|Publication number||US3437575 A|
|Publication date||Apr 8, 1969|
|Filing date||Aug 23, 1966|
|Priority date||Aug 25, 1965|
|Also published as||DE1519830A1, DE1519830B2|
|Publication number||US 3437575 A, US 3437575A, US-A-3437575, US3437575 A, US3437575A|
|Inventors||Gross Hans-Werner, Muller Eckart, Schwedler Gottfried|
|Original Assignee||Metallgesellschaft Ag|
|Export Citation||BiBTeX, EndNote, RefMan|
|Patent Citations (4), Referenced by (7), Classifications (11)|
|External Links: USPTO, USPTO Assignment, Espacenet|
April 8, 1969 HANS-WERNER GROSS ET AL 3,437,575
LIQUID"LIQUID EXTRACTION Filed Aug. 23, 1966 Fly. I
Hans-Werner Gross Gc'ttflied schweyler and Eckarf MJ/lek y tg/ways United rm. Cl. misc 9/00 U.S. Cl. 204186 10 Claims This invention relates to liquid-liquid extraction processes. It more particularly refers to carrying out liquidliquid extractions in the presence of an electrical field.
It is known to separate various mixtures of liquids by extraction of one or more components of the mixture with another liquid. This process depends for its utility on preferential solubility of the substance being extracted in the extractant. In some extractions, a polar solvent or extractant has been used, for example, water or aqueous solutions. It has been attempted with some degree of success to use electric fields to aid in the separation of dispersions of two phases.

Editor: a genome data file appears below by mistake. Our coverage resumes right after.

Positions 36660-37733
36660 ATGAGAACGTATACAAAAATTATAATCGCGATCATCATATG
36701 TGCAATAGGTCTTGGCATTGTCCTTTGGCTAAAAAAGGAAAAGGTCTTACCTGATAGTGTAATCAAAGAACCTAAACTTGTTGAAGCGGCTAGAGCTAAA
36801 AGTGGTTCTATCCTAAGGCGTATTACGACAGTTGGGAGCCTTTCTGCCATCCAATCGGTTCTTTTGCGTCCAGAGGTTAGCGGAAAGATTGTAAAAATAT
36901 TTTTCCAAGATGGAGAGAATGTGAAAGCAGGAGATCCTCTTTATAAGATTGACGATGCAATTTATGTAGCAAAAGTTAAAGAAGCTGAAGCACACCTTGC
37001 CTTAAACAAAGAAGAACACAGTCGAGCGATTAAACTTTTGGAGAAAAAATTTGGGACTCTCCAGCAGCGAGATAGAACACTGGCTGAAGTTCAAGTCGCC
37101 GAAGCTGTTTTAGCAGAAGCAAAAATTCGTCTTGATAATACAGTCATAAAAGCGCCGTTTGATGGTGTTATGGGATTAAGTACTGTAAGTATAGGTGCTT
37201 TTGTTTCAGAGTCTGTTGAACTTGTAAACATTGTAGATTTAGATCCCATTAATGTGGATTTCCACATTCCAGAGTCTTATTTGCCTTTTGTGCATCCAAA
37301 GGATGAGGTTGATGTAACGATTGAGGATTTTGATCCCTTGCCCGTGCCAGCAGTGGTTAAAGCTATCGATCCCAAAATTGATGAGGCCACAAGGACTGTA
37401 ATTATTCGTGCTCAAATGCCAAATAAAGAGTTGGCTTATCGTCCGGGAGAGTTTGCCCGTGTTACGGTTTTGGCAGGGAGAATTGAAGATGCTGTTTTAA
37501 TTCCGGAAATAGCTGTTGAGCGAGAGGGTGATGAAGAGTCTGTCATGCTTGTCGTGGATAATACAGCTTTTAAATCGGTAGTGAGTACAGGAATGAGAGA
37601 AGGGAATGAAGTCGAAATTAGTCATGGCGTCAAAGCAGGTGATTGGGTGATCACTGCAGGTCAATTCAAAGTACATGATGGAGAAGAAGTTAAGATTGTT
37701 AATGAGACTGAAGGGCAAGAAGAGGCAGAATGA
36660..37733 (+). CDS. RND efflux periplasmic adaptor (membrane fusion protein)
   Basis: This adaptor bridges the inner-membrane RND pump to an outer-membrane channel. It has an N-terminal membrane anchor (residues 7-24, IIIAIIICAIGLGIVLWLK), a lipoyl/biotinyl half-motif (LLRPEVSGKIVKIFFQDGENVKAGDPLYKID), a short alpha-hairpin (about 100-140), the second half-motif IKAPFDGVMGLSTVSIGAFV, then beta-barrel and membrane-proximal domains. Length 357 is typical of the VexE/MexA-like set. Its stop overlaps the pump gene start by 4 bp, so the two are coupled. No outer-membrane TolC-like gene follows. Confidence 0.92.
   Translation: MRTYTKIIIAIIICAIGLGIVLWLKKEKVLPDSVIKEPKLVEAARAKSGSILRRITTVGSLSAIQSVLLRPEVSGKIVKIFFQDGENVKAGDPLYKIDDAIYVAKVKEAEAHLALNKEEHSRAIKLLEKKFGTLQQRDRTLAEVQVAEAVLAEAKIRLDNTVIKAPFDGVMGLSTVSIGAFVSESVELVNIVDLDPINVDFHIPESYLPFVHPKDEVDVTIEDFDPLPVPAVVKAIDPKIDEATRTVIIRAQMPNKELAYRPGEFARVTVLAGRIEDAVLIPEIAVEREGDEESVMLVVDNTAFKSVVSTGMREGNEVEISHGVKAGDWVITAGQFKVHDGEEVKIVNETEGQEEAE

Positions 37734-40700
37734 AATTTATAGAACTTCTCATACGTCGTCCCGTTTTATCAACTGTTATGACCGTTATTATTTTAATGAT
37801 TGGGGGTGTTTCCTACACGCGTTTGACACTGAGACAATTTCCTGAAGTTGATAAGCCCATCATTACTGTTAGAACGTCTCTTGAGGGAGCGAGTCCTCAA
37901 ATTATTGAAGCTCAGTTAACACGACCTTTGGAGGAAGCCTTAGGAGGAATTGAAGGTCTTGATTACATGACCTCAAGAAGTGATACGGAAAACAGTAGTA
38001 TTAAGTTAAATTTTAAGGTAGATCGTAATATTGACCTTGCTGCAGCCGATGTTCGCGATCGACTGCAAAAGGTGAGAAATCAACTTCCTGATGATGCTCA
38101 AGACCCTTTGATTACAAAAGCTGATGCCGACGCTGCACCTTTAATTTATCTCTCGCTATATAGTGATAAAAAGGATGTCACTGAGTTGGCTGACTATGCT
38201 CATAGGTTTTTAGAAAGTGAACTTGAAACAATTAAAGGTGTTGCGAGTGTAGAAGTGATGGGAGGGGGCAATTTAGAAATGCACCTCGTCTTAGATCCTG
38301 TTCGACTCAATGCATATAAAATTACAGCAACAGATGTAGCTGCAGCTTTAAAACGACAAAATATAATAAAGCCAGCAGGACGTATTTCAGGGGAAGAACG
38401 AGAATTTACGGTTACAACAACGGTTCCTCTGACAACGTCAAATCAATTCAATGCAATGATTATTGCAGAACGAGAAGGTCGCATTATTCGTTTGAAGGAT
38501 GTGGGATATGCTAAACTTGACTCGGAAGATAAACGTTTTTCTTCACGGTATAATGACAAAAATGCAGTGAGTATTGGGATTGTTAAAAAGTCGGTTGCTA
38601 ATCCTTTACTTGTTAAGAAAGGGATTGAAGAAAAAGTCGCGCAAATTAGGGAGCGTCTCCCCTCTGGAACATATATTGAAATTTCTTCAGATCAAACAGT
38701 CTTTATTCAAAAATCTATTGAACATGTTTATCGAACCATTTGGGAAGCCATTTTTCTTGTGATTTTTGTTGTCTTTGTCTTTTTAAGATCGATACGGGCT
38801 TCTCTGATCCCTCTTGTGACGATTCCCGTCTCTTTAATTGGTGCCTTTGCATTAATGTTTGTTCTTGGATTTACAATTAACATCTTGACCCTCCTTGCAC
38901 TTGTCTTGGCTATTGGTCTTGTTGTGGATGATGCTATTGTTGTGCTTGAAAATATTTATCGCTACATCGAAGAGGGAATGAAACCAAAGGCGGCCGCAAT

Illustrative of this type of liquid-liquid extraction are crude oil desalination and refining of oils with acid or alkali. In these cases, water or appropriate aqueous solutions, are intimately admixed with the liquid to be extracted. The intimate mixture must then be phase-separated in order to remove the purified rafiinate and the aqueous solution of that which has been extracted. Electric fields have been used for this purpose. It has always been considered necessary in this type of separation to provide the aqueous phase as the dispersed phase and to insure that the aqueous phase does not contain more than about 10 to percent organic, ole-aginous material, in order to prevent bridging, and shorting through the bridge, of the aqueous dispersion. Such bridging could cause a current drain increase of up to about 10,000 times the normal current drain, of about 2 to m amps per square meter of electrode surface area, and thus cause serious damage to equipment and disruption of operations.